I woke up last week and felt like it was a good week to have a baby. I told Laura Monday morning that I thought our baby would come this week, and her reaction was normal and adorable. She said, “Babe, you’re setting yourself up for heartbreak…please don’t do that.” Tuesday I told her that I still thought it was our week, and each day I repeated it. On Saturday morning, I said it was the last day of the week, and so our call should come today. Laura again told me that she worried about how disappointed I would be. And about 11 AM on Saturday, lo and behold, the phone rang.
Our Social Worker Hero told us that a baby had been born (holy shit!), we had been picked by the birthmother (YAY!), and we should head out and travel to the hospital the same day (um…OKAY!). We offered the requisite freak-out, cried, and we both started shaking with excitement. We grabbed a notebook to take down a few pieces of information. Our Social Worker Hero was awesome, and allowed us the time we needed to gather ourselves before she started sharing info. It’s worth us saying that all of the Social Worker Heroes out there are angels. We don’t know why they choose the work they do, but we admire them and are so grateful for all that they do. As we talked to our Social Worker Hero, we learned the basics and had nearly hung up when she said, “Do you want to know if it’s a boy or a girl?” Sweet Jesus, we had not even asked about the baby’s sex. Yes! We want to know! It’s a girl. Aaaaaand, we’re crying again.
A few hours later, we arrived in the hospital and met the baby girl. There aren’t really words for this moment. So many memories flowed in for us, like a movie montage of conversations in our booth at Embers years ago deciding to become parents, mornings at the fertility clinic, and heartbreak when we returned tiny clothes to the baby store after Apollo 13 in October. And now we had a baby girl in our arms…she was in her second day of life…and we were falling in love. This blog has been all about authenticity and vulnerability…so here is a picture of the first moment I held her.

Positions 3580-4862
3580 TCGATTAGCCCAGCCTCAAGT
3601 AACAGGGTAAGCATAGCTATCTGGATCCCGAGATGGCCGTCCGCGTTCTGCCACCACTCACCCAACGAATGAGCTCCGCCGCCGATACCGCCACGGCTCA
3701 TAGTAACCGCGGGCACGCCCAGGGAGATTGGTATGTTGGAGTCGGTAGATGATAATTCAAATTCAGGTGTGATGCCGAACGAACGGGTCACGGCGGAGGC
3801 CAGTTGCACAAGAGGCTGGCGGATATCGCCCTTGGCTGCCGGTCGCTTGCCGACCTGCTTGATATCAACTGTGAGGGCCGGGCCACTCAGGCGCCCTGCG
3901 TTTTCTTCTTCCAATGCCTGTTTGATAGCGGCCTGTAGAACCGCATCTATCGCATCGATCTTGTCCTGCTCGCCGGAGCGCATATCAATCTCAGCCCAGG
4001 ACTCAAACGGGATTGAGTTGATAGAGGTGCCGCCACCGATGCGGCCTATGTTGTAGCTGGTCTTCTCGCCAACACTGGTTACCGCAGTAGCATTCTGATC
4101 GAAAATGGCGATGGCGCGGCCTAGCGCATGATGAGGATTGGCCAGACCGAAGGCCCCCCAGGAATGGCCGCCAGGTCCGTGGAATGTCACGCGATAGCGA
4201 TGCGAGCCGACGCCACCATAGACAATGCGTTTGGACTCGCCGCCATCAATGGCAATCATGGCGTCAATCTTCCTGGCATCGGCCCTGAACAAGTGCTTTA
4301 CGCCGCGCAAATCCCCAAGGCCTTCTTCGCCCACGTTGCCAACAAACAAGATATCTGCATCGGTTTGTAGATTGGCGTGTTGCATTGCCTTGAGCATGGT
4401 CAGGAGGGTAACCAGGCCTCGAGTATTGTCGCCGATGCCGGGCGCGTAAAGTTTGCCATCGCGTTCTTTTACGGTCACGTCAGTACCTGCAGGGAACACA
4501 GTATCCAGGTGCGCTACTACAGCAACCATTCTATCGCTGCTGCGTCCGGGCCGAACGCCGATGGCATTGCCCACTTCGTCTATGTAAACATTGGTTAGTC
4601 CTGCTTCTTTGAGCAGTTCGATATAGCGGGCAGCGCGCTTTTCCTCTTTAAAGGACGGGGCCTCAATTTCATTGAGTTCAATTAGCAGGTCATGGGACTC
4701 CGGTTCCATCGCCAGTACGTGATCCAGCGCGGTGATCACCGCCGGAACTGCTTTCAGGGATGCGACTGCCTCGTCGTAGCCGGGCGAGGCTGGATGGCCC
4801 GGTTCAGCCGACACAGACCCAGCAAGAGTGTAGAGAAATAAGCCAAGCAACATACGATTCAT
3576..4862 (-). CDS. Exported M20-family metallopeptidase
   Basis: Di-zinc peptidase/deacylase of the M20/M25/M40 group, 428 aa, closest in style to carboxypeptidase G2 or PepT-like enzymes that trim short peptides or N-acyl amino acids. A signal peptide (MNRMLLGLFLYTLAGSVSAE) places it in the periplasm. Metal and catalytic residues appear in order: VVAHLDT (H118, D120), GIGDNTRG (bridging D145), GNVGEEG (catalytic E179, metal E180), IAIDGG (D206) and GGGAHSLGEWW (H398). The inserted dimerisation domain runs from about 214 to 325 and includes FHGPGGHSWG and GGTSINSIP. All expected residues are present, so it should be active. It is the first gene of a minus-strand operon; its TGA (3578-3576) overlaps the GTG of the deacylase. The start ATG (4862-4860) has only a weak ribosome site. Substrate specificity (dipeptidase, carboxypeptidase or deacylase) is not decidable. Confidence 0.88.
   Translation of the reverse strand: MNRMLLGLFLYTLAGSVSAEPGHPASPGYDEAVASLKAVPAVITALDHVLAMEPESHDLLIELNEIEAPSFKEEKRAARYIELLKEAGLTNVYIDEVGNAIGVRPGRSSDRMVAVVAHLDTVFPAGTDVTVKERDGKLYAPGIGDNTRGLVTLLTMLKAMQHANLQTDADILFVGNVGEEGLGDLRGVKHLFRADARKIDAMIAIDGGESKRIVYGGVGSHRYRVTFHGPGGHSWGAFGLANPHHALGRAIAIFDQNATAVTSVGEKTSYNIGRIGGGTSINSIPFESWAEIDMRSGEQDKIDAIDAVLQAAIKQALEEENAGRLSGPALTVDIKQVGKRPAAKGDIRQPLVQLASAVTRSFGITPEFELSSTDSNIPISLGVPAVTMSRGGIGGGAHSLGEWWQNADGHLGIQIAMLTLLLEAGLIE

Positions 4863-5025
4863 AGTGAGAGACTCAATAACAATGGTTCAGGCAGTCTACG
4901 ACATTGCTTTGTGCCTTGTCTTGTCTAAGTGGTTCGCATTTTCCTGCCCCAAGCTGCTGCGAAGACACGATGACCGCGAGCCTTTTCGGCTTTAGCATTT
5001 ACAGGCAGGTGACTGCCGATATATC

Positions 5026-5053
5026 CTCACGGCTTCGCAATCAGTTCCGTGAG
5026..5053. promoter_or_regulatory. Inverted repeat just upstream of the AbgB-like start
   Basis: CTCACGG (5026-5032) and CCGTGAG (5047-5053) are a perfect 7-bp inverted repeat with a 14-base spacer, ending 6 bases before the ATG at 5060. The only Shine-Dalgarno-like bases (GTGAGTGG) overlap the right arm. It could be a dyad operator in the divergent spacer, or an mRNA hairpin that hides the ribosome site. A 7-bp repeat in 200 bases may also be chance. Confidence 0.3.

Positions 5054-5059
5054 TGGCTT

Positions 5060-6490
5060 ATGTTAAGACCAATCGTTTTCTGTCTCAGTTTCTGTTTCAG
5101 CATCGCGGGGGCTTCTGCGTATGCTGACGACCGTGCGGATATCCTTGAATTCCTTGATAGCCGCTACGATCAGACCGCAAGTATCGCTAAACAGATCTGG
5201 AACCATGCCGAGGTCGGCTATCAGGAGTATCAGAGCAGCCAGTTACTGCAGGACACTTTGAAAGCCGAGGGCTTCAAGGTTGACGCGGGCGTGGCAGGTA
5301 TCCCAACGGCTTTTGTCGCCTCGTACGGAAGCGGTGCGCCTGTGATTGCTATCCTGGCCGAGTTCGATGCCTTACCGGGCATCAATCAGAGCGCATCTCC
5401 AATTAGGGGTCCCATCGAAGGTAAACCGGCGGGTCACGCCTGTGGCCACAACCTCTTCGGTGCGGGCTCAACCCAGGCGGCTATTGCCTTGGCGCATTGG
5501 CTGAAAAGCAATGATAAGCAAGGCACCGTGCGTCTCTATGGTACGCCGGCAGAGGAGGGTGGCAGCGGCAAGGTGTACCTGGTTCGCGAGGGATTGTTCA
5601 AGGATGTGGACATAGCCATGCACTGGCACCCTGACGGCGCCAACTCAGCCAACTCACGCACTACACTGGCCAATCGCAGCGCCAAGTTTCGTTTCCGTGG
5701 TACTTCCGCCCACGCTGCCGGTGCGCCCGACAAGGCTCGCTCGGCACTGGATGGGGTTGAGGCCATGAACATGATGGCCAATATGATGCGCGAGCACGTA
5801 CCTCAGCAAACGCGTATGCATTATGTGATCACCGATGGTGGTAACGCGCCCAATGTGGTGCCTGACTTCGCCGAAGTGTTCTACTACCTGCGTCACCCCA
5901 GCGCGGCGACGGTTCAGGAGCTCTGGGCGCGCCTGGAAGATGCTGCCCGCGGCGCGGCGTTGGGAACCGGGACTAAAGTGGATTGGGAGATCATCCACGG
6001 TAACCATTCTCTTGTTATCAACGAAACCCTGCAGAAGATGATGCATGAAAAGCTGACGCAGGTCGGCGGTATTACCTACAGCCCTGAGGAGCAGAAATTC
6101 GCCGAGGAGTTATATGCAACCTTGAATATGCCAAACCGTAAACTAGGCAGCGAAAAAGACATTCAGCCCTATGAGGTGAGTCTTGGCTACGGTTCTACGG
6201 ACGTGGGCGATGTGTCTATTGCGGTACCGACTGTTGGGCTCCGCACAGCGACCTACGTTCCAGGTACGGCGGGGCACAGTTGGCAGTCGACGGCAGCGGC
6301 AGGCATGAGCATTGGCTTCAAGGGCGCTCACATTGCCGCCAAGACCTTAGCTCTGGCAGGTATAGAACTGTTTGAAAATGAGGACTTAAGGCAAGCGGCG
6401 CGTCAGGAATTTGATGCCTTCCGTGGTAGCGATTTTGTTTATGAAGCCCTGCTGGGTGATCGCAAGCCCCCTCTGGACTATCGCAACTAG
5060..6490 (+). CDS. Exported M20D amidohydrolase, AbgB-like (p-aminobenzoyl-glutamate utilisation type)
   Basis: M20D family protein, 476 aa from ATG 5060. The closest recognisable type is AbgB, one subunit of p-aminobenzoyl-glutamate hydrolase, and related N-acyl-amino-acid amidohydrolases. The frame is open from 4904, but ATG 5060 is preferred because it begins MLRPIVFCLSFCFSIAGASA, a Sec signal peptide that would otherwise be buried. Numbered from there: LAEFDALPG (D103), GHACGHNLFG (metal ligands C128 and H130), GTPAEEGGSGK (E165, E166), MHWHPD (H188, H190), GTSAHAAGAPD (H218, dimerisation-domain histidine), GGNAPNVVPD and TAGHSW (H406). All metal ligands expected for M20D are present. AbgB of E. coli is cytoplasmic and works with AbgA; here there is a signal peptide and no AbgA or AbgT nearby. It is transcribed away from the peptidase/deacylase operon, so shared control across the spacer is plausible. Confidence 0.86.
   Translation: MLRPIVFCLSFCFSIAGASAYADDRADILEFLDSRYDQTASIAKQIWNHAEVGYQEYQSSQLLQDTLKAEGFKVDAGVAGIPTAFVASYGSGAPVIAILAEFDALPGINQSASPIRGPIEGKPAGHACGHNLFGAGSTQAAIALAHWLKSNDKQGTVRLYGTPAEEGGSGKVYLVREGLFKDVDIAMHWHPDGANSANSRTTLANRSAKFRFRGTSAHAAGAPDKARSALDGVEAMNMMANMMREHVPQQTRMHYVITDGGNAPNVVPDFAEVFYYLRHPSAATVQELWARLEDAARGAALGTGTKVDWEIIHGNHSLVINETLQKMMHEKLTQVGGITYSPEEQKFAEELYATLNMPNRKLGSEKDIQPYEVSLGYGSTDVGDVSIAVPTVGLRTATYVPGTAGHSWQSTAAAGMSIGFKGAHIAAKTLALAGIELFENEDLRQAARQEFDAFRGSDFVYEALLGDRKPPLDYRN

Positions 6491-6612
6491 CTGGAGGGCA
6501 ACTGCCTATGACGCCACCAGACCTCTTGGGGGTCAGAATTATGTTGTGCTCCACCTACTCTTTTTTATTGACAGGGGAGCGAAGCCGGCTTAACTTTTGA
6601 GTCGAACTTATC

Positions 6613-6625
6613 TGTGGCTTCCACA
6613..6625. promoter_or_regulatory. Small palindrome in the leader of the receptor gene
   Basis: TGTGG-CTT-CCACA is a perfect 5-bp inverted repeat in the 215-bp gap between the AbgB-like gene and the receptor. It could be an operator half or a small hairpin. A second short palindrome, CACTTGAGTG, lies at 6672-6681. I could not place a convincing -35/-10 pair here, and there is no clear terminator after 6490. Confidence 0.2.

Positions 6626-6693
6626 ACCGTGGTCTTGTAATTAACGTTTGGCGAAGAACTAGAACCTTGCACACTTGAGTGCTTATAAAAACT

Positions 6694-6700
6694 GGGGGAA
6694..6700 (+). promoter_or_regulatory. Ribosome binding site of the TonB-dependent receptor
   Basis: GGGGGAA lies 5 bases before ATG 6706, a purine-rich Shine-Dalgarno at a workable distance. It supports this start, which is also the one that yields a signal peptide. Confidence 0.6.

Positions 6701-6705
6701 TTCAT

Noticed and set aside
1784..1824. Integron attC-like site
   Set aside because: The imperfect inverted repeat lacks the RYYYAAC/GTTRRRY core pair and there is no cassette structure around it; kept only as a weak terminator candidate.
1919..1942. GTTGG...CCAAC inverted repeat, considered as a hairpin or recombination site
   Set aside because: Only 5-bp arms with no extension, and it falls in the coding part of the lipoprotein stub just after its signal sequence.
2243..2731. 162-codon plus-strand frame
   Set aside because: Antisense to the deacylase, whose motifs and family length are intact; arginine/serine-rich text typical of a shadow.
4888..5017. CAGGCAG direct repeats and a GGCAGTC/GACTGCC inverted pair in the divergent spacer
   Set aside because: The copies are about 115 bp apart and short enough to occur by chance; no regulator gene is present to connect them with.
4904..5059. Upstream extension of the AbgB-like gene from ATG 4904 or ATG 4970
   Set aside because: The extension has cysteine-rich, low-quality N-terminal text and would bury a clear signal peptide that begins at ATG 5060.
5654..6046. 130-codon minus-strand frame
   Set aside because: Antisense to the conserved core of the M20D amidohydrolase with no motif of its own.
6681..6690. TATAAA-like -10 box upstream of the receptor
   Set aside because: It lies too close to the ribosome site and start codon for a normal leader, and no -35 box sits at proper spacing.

I cried harder when Laura held her. You can love someone more than anything, and when you see them love a baby…it’s an immeasurable jump in affection. You married parents out there know what I mean.
In Ohio, a birthmother has to wait a minimum of 72 hours before she can officially choose not to parent the baby. So we spent three days with this little girl in the hospital as visitors. During the three days, there were a couple of moments where we felt some fear that she may not come home with us. We’re sure this is normal after the loss we felt back in October during Apollo 13. It was unfathomable to think about having a birthmother change her mind and decide to parent after we had met the baby, but we knew that was still a possibility. We signed up knowing the risks, so we held on for dear life, and moved forward. We held the little girl, fed her, changed her, learned to give her a sponge bath, and soaked up all that we could of her new baby smells! We will always be supremely grateful for the team of delivery nurses who cared for the little girl before we arrived. Their work is literally life-creating, and life-changing, and we will always admire them. For three days, we spent all the time we could with the baby, and we hardly slept a wink. Sunday brought about some rotten weather in the city where the hospital was, so we packed up a bag and spent the night so that nothing got in our way on Monday…the big day!
We had been in touch with our attorney, and she had the paperwork completed in an evening. Monday came, and we held on tighter to one another. We didn’t really take deep breaths, and we moved through the day trying to be as authentic and vulnerable as we could possibly be, and to really experience everything the day offered in conversations and feelings. We felt all the feelings, sat with the feelings when we needed to (this is code for crying), and prepared ourselves for anything. Finally the time came, and we met the birthmother. We spent time talking openly, listening with our whole hearts, and sharing all that we could. Out of respect for everyone involved, that’s all I’ll say about that profound meeting.
Finally the time came for us to leave the room and the paperwork to begin. We knew this was the red zone. We went down to the hospital cafeteria and wrote down all that we could remember of our conversation with the birthmother – we didn’t want to forget a thing! We literally didn’t talk to each other – we just kept writing until we were finally interrupted by our Social Worker Hero coming into the room. Her first words? “You guys are moms!” The fears had passed, the papers are signed, and Apollo 13 is no more. We made it to the moon!
We have a daughter, and her name is Darby. She is brave, strong, perfectly healthy, and beautiful. She is perfectly Darby. We are so very smitten. Do you remember that scene in the Wizard of Oz where Dorothy’s house lands in Oz, and she opens the door and reveals that everything has gone from black and white into color? That’s what happened for us on Monday. Our world is in color now, and we have never known love like this.
A couple of weeks ago I asked Laura what she wanted for her birthday, she said a baby.
Happy birthday, Darling. To both of you.